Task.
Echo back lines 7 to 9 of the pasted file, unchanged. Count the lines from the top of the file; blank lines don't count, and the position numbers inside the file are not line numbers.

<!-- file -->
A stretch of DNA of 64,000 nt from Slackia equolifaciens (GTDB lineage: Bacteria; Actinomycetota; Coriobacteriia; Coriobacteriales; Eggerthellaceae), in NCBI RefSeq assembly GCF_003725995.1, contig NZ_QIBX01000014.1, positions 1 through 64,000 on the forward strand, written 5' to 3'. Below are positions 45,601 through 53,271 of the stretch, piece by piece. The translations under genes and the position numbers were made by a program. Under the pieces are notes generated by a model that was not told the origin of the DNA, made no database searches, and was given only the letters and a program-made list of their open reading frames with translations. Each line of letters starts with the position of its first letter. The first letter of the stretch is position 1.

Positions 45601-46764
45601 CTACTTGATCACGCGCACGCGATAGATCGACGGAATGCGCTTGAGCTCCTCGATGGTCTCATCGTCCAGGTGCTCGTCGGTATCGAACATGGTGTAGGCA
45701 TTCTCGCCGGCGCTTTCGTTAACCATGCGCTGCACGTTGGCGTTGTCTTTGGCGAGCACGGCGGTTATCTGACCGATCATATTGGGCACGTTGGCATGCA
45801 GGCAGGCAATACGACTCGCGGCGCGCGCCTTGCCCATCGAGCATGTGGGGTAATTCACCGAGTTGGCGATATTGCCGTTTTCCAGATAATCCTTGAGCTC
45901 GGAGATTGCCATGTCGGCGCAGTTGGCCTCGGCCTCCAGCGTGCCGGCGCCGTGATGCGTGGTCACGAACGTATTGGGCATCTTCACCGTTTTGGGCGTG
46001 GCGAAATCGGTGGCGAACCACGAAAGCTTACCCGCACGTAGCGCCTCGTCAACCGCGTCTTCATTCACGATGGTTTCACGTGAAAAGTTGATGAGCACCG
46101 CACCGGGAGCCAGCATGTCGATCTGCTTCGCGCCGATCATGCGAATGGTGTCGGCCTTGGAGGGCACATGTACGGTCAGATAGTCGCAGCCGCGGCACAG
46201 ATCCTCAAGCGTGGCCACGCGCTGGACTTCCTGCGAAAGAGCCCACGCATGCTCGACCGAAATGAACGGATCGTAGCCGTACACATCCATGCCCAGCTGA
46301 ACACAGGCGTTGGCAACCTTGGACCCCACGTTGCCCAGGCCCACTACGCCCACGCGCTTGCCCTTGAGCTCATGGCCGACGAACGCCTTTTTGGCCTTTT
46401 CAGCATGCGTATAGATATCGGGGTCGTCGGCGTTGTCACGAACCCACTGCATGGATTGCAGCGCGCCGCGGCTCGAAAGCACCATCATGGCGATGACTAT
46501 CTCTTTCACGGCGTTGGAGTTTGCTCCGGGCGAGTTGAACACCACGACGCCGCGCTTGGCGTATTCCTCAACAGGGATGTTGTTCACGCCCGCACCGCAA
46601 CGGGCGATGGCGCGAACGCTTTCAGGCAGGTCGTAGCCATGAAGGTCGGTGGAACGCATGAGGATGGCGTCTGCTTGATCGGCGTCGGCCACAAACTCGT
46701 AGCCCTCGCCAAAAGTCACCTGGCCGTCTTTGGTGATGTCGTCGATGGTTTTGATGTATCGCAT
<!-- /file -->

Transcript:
46001 GCGAAATCGGTGGCGAACCACGAAAGCTTACCCGCACGTAGCGCCTCGTCAACCGCGTCTTCATTCACGATGGTTTCACGTGAAAAGTTGATGAGCACCG
46101 CACCGGGAGCCAGCATGTCGATCTGCTTCGCGCCGATCATGCGAATGGTGTCGGCCTTGGAGGGCACATGTACGGTCAGATAGTCGCAGCCGCGGCACAG
46201 ATCCTCAAGCGTGGCCACGCGCTGGACTTCCTGCGAAAGAGCCCACGCATGCTCGACCGAAATGAACGGATCGTAGCCGTACACATCCATGCCCAGCTGA